I would boldly proclaim, "Children need consistency. You just have to be consistent with your expectations. You either pay the piper now or later. So consistency is the key!" I would often state this whilst standing on some sort of transparent soap box.
Watching Super Nanny only made me more obnoxious. How could these parents not see how inconsistent they were being with their children? No bedtime? No rules? No consequences for bad behavior? No sticker charts? I didn't even have my first baby and I already knew more than these hardened parents of multiple children.
I was confident. I was smug. I already new the biggest secret to successful parenting. And I was going to rock as a parent.
I love how life has a way of humbling us to teach the real lessons.
When Ella was born, I read Baby Wise and intended to have a sleeping-through-the-night baby in just a few short weeks. And because we were parents to just one baby whose every breath, movement and fart had our ever loving attention, she was sleeping through the night and in her own bed by 7 weeks old.
Pat, pat. See, I would think to myself, it's all because we are consistent. It probably had nothing to do with the fact that she would have done this all on her own anyway.
Now when Keira came along, I was slightly more interested in my own sleep so she slept in our bed for the first 5 months of her life. But that was just a blip, I assured myself.
In other areas, I was confident. For example, when one of the girls didn't listen, I would patiently give a warning, then put the repeat offender in time-out. For Ella and Keira it worked like a charm. Especially for Ella who was born to please.
And when we would get together with our friends who had two run-around-in-circles-throwing-things-and-nearly-breaking-every-bone-in-their-bodies boys, I would look at the girls quietly coloring or putting a puzzle together while sitting down and think to myself, consistency really is the key.
And then Sawyer was born. A boy. A passionate, stubborn, only take yes for an answer boy. A boy who at just 2 weeks of age threw his first full-blown temper tantrum, while swaddled, complete with foot stamping and if he could have spoken, talking back and probably cursing. And all because I had requested that he take a nap.
So Sawyer slept with us, in our bed and usually nursing all through the night for the first 9 months of his life. And until the age of 3, we had spent most every night trying to convince him to stay in his bed when it's bedtime. Okay, so night-time consistency was out the window. But I still had all my daytime tricks.
Time-out, for example. The sure fire solution to making your child repentant. Or sticker charts, because what child doesn't love stickers?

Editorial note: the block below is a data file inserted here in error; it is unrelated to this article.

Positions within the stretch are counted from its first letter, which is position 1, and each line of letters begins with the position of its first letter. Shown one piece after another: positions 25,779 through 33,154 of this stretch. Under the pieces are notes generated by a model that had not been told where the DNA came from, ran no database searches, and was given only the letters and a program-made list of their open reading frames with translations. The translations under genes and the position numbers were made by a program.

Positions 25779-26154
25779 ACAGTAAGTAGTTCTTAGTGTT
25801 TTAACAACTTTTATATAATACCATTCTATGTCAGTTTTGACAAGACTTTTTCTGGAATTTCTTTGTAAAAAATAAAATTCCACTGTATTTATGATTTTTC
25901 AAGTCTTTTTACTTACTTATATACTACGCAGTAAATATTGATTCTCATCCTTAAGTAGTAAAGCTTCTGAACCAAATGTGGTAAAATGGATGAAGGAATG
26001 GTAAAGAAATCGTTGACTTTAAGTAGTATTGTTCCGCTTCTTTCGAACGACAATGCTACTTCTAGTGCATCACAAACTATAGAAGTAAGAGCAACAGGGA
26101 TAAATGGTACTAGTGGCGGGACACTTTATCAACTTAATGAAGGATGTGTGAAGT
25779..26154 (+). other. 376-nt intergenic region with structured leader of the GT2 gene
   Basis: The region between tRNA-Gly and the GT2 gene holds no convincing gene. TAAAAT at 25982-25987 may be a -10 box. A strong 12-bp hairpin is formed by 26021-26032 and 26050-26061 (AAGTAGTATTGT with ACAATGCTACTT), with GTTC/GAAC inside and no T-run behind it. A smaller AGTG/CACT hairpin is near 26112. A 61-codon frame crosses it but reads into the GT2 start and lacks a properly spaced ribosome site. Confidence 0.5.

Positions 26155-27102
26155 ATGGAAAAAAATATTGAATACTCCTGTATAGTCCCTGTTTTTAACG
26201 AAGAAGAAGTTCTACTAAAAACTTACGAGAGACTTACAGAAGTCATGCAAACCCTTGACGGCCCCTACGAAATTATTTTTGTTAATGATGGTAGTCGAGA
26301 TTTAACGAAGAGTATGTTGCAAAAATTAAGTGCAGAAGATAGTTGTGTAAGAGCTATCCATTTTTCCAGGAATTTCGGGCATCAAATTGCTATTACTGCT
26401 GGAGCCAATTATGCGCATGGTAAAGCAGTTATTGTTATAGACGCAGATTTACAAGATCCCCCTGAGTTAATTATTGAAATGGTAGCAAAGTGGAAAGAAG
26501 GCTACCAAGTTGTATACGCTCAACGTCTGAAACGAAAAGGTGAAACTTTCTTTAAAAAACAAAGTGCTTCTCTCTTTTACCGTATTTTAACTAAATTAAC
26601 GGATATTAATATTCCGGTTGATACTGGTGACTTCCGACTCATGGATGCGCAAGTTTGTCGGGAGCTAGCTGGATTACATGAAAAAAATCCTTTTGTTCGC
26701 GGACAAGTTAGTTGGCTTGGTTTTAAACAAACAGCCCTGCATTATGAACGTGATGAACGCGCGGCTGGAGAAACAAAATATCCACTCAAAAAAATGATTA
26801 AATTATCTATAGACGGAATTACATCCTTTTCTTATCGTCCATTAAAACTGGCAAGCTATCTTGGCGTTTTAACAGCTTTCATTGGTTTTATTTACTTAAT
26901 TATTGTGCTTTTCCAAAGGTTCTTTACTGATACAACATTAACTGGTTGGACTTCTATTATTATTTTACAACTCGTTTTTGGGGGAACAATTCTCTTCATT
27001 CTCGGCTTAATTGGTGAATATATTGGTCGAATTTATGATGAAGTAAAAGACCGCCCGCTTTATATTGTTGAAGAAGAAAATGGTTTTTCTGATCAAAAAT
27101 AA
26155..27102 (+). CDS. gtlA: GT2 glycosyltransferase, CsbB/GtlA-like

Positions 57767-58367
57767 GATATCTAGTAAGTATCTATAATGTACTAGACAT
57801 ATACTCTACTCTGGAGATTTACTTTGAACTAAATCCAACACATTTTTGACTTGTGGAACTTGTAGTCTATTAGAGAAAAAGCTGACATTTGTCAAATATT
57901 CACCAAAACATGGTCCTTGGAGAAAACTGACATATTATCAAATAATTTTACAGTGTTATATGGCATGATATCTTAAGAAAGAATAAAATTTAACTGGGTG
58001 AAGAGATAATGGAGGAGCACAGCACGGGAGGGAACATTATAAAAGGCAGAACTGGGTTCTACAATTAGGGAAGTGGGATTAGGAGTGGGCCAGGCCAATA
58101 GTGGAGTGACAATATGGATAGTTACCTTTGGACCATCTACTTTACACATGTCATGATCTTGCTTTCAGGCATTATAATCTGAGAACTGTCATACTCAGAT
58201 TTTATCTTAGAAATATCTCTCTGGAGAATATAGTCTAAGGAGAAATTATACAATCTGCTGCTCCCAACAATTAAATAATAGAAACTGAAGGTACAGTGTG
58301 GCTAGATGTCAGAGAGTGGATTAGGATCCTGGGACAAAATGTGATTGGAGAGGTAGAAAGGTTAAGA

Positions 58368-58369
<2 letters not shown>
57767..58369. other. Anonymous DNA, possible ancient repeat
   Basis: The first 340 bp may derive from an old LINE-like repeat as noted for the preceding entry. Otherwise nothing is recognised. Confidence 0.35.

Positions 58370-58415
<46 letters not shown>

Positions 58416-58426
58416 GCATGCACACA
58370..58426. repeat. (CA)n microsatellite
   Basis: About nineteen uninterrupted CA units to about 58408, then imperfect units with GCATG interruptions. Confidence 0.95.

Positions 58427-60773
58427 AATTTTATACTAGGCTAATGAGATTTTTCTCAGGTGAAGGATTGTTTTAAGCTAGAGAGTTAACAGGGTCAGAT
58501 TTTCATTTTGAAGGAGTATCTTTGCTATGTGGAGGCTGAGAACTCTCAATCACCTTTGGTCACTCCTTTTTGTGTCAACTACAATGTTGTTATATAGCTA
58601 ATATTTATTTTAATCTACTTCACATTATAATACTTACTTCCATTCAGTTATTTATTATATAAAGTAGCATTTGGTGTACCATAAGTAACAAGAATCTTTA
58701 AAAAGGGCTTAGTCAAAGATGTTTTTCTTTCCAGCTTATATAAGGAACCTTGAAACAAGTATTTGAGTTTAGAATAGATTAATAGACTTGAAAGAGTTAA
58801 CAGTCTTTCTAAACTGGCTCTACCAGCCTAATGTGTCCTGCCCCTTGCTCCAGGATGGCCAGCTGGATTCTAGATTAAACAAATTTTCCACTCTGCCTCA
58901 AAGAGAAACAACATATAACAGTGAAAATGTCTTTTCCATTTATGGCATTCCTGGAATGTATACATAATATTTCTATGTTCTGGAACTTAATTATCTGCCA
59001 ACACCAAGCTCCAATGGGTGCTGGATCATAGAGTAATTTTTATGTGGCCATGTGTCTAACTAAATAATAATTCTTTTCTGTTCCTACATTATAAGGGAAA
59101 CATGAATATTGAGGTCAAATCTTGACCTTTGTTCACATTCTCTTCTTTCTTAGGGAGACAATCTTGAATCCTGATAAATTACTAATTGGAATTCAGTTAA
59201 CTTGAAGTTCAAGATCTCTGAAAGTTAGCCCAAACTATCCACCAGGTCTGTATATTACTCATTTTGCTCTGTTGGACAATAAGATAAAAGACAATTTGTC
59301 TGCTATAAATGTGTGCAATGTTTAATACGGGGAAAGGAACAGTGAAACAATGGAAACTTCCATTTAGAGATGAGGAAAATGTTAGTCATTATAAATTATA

Sadly, he never got the memo about staying put in time-out so he could deeply reflect on the actions that got him there. I could not get Sawyer to sit on the time-out spot on the stairs for any length of time. So I moved his spot to outside the bathroom door. And I began locking myself in the bathroom. He really hated that.
He ate the stickers from the charts or flushed them down the toilet. Since the charts never made a dent in his behavior anyway, I figured it really wasn't worth the effort and/or possible toxins from the stickers.
So here I am. On the other side of consistency. Sawyer is now 3 and I had convinced myself that when this day came, I would suddenly have a little boy who when I said, "No, Sawyer, please don't touch that" in my ultra calm, I-have-it-together mom voice, he would say, "okay, mommy."
This really doesn't ever happen unless he just doesn't care. And I lost my ultra calm mom voice years ago. I actually think he might be allergic to the word, "No." Oh, and also the words, "Not now, later or maybe."
Don't get me wrong. Sawyer is one sweet, big-hearted little boy just brimming with a charming personality. He's got all the potential. It's just the "accepting the things he's not allowed to do" that is the problem.
Last week, we went to the pool for swim lessons where Sawyer has to wait for an hour during the girl's lessons before his begin. I spend most of this time pleading, threatening, cajoling Sawyer to sit quietly and play with his cars. He spends the majority of this time evading, tantruming, running or attempting to drown himself.
So this time, I bribed him. I told Sawyer that if he played quietly with his cars at the pool, I would pay him 25 cents for listening to me. He did and I paid up.
Is this wrong? To pay your kid to listen? Am I teaching him the value of money instead of the value of listening and being good for its own sake? WAIT! Don't answer that. I really don't want to know. Because, yesterday it also worked at the grocery store and I felt blissful, serene and once again in control.
Different personalities call for different strategies. I have learned so much from Sawyer. Never judge others. Don't be a smug parent. Having one child cannot be compared to having a third. Sometimes you have to do things for the good of the whole as opposed to the good of one person. If you pay your kids for good behavior, you can also fine them for bad behavior. And the biggest....boys are different from girls. Really different. Sawyer may be my biggest parenting challenge now, but I have no illusions that the girls will be the most challenging when they turn 13. Ugh.
I don't have the answers. I am probably making loads of mistakes. I can be consistent but I am also inconsistent, quite frequently. I have no doubt Super Nanny would give me her most disappointed British look.
But I try...I try really, really hard.
But I try...I try really, really hard.